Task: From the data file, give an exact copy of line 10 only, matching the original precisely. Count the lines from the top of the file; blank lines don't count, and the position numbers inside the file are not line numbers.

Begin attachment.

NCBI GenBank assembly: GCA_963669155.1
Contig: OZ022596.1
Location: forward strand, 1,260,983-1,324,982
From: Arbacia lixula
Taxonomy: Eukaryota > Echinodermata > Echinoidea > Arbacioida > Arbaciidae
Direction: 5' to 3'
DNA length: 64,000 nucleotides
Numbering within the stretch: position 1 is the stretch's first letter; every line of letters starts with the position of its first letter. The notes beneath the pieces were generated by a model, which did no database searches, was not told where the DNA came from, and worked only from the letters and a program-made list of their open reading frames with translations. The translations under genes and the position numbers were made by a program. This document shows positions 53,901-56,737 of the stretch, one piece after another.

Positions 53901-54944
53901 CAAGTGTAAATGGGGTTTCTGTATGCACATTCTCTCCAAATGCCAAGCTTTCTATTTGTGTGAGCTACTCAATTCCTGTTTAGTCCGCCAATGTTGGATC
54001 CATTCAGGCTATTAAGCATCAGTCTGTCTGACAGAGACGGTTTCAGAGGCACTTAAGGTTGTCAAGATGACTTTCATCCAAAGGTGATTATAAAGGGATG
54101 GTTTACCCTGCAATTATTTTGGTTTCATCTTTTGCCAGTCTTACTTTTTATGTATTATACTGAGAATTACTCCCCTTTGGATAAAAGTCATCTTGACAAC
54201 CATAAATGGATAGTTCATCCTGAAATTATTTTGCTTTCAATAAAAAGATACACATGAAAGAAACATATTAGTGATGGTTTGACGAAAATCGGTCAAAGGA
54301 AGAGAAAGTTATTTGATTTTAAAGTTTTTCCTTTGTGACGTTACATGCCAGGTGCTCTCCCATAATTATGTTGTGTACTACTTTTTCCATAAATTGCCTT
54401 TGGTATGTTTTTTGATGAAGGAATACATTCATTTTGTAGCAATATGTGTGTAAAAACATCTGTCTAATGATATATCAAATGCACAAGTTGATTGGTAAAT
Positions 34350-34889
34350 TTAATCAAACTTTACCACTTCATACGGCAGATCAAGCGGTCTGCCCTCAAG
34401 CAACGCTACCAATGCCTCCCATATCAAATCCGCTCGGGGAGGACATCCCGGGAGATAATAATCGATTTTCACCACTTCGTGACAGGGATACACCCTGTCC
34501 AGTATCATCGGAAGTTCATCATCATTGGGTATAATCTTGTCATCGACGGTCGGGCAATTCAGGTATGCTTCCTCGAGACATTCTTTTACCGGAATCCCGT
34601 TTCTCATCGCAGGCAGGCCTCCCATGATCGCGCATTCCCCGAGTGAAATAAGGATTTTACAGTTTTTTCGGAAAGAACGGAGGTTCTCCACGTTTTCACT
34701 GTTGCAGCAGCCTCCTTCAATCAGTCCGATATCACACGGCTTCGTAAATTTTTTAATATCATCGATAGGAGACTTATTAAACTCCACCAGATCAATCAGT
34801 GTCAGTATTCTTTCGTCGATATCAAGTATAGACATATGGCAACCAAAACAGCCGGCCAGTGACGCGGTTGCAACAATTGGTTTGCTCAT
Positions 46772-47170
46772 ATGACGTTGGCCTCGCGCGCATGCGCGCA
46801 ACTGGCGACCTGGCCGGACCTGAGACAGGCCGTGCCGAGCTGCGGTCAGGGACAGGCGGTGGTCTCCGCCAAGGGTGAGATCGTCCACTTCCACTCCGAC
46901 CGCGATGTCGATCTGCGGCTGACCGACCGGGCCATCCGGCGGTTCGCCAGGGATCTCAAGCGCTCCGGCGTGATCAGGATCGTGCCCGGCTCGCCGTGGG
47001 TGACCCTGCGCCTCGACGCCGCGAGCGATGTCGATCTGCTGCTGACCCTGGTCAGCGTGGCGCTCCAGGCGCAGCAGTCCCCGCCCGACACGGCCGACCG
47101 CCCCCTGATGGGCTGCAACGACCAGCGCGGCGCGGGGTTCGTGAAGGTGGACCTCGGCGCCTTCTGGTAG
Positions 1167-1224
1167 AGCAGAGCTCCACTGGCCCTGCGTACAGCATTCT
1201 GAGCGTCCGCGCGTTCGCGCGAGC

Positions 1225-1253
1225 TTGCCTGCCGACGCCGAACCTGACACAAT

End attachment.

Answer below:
53901 CAAGTGTAAATGGGGTTTCTGTATGCACATTCTCTCCAAATGCCAAGCTTTCTATTTGTGTGAGCTACTCAATTCCTGTTTAGTCCGCCAATGTTGGATC